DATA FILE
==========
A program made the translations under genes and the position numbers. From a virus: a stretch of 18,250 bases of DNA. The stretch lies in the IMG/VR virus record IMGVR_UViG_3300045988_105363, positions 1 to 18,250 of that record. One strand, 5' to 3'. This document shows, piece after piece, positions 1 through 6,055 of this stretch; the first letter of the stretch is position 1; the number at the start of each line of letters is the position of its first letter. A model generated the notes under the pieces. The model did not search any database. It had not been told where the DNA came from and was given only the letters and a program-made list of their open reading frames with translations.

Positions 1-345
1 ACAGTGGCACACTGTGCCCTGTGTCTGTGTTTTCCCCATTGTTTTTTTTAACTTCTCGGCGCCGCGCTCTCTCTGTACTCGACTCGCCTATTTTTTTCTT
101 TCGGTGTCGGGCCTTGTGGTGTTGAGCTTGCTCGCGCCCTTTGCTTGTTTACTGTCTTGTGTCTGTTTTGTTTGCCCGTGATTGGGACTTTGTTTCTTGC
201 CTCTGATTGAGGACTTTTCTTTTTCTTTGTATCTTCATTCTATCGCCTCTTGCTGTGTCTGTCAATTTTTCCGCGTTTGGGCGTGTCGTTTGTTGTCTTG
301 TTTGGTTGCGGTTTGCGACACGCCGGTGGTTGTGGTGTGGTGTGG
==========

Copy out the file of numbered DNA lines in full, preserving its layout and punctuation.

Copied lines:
A program made the translations under genes and the position numbers. From a virus: a stretch of 18,250 bases of DNA. The stretch lies in the IMG/VR virus record IMGVR_UViG_3300045988_105363, positions 1 to 18,250 of that record. One strand, 5' to 3'. This document shows, piece after piece, positions 1 through 6,055 of this stretch; the first letter of the stretch is position 1; the number at the start of each line of letters is the position of its first letter. A model generated the notes under the pieces. The model did not search any database. It had not been told where the DNA came from and was given only the letters and a program-made list of their open reading frames with translations.

Positions 1-345
1 ACAGTGGCACACTGTGCCCTGTGTCTGTGTTTTCCCCATTGTTTTTTTTAACTTCTCGGCGCCGCGCTCTCTCTGTACTCGACTCGCCTATTTTTTTCTT
101 TCGGTGTCGGGCCTTGTGGTGTTGAGCTTGCTCGCGCCCTTTGCTTGTTTACTGTCTTGTGTCTGTTTTGTTTGCCCGTGATTGGGACTTTGTTTCTTGC
201 CTCTGATTGAGGACTTTTCTTTTTCTTTGTATCTTCATTCTATCGCCTCTTGCTGTGTCTGTCAATTTTTCCGCGTTTGGGCGTGTCGTTTGTTGTCTTG
301 TTTGGTTGCGGTTTGCGACACGCCGGTGGTTGTGGTGTGGTGTGG